If you’ve read “Fatal Vision” or any of the books criticizing Joe McGinniss’ acclaimed account, you’re familiar with Dr. Jeffrey MacDonald, who was accused and convicted of murdering his pregnant wife and two young daughters in 1969. (I think there was also a TV movie on it.) According to MacDonald, the murders were committed by a bunch of drug-crazed hippies, who wrote “Pig” on the wall in Mrs. MacDonald’s blood. According to Jeff MacDonald, the female hippie chanted, “Acid is groovy,” among other things.
I was 13 when news of the murders came out. Remembering the Tate-LaBianca murders which had happened a short time before, I thought, “Wow! That’s heavy! Hippies are supposed to be all about peace and love!” But when details of the murders were reported, and my friends and I heard that one of the alleged killers (according to MacDonald) said, “Acid is groovy,” we had to laugh. Though it may not seem like it now, “groovy” was, in my recollection, a slang term with a very short life span. By 1969, I didn’t know a single young, hip person who still used the term.
In fact, as I recall, by 1969, the term was used primarily by 1) Sitcom writers and cartoonists, few of whom were young and hip, when writing dialogue for young, hip characters 2) Song writers, like The Turtles, who were trying to find a rhyme for “movie” (in “Eleanor”) and 3) members of the Establishment who were trying to establish their hipness and were painfully out of date. The song “Workin’ On a Groovy Thing” was a hit in 1969, but it was probably written earlier, was sung by the popular-but-not-cutting-edge-hip Fifth Dimension (I liked them, but come on, they opened for Frank Sinatra–a great singer, but pretty Establishment.) and it was written by Neil Sedaka, also not exactly a hippie.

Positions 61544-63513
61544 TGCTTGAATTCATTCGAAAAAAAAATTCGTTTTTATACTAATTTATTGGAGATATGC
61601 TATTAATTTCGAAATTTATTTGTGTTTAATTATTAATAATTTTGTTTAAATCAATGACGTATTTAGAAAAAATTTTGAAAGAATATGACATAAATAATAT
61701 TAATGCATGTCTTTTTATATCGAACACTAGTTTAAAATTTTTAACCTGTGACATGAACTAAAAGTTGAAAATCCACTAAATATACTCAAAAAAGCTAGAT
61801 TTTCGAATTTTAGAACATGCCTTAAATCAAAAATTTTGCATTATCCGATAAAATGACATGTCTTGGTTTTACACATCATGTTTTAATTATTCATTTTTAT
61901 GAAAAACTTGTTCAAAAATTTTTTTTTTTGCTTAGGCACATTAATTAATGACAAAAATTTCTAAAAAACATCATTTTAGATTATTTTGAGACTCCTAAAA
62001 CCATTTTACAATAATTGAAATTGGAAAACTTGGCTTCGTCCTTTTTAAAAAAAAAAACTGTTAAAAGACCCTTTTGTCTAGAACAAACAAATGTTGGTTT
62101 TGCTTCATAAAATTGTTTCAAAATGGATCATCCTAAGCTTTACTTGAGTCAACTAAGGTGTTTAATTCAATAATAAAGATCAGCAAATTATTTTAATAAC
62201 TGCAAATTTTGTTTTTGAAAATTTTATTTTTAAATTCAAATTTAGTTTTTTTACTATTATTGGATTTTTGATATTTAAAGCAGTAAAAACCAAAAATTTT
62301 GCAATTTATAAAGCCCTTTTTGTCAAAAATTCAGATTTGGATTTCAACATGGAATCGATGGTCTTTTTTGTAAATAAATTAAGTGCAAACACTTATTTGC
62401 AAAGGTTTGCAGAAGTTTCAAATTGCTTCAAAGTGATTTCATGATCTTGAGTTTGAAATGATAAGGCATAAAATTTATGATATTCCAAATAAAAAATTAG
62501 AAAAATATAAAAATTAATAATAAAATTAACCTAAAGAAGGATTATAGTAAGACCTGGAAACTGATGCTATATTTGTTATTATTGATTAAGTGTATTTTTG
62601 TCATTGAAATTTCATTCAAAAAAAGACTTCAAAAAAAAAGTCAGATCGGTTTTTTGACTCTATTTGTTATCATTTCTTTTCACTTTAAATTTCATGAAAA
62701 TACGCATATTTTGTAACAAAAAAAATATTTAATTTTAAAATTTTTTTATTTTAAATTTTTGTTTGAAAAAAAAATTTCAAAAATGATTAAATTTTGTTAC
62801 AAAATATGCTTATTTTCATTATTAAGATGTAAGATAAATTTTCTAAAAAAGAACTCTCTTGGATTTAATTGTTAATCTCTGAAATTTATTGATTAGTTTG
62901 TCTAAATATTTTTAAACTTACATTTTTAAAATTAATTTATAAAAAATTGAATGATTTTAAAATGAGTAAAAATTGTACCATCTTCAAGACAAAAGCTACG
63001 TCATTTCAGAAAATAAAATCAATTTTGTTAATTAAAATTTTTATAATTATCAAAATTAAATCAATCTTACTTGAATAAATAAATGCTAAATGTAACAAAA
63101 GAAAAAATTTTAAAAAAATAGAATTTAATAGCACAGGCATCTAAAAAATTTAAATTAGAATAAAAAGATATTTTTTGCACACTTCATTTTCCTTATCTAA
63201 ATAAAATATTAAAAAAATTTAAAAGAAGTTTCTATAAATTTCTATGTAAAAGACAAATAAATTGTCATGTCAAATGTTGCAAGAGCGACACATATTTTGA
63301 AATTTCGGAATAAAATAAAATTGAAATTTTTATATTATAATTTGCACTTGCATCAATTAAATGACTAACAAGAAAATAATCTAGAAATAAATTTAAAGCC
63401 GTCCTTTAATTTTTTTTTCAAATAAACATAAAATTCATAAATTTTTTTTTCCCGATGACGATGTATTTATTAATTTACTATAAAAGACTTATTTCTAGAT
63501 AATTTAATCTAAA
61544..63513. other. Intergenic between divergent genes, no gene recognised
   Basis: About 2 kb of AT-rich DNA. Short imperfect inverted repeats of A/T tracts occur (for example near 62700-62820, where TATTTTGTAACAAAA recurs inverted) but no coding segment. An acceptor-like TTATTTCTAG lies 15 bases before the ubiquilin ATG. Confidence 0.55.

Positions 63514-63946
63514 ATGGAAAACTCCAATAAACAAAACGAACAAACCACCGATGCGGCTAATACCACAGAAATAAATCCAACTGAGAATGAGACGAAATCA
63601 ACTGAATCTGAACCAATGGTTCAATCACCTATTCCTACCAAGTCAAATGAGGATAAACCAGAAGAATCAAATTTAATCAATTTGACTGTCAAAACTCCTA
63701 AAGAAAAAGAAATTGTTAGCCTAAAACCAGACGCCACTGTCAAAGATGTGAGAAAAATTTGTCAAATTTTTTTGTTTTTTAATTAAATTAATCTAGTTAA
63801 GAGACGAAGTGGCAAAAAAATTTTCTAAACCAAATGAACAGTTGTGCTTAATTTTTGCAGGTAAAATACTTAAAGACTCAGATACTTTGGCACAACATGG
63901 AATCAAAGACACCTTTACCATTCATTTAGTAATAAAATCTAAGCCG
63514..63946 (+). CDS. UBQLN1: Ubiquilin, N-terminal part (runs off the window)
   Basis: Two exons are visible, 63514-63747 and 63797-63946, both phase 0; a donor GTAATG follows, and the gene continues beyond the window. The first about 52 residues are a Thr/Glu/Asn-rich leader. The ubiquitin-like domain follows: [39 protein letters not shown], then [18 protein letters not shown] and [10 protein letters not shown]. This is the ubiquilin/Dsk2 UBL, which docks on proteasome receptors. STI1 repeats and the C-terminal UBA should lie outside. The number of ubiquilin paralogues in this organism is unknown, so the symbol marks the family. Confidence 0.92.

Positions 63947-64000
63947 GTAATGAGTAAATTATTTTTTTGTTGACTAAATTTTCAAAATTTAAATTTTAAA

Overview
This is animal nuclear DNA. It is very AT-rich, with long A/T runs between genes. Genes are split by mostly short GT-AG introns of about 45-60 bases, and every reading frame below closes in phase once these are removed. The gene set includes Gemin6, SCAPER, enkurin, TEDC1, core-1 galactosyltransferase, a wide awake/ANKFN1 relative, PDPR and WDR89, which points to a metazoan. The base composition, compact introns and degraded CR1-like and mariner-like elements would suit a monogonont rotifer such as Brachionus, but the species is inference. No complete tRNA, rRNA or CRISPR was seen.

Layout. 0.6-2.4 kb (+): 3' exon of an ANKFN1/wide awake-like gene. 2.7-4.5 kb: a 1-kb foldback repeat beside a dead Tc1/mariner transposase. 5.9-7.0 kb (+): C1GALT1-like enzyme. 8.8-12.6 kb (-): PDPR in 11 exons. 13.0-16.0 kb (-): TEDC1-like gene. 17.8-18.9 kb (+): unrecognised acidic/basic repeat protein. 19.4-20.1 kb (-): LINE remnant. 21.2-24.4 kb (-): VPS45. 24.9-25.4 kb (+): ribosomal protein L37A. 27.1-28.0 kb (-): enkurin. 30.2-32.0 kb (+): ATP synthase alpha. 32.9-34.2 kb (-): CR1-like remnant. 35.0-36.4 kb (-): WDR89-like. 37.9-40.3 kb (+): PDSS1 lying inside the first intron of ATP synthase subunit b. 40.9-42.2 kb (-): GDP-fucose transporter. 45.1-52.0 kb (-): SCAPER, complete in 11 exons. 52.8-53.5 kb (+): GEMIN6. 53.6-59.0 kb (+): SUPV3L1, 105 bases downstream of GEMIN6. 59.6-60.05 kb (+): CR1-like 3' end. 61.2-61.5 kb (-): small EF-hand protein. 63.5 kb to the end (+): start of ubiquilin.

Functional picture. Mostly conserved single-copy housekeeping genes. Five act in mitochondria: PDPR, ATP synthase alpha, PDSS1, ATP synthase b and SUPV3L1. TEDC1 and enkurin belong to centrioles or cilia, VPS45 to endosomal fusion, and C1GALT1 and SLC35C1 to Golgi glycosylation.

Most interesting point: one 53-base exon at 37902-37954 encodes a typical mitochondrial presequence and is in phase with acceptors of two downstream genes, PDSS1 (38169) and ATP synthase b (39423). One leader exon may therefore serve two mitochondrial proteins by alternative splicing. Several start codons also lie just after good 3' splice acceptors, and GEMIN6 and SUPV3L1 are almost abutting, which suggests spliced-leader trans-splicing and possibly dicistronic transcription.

OK, so as soon as my friends and I heard MacDonald quoting that “Acid is groovy” line, we laughed, and our immediate reaction was, “He’s LYING!” Not exactly enough to convict, and further reason why teens aren’t allowed to serve on juries.
So how wrong was my pubescent thinking on this topic? How long did the term “groovy” actually remain in the lexicon of truly young, truly hip people? (I know “groovy” experienced a recent upsurge in popularity; I’m not referring to that.) I don’t want to open up the whole topic of MacDonald’s guilt or whether McGinniss overstepped journalistic bounds. I just want to know about this “groovy” thing. Did anyone else who was around and old enough to understand the case think the term “groovy” was oddly out of date?
This has bothered me for years.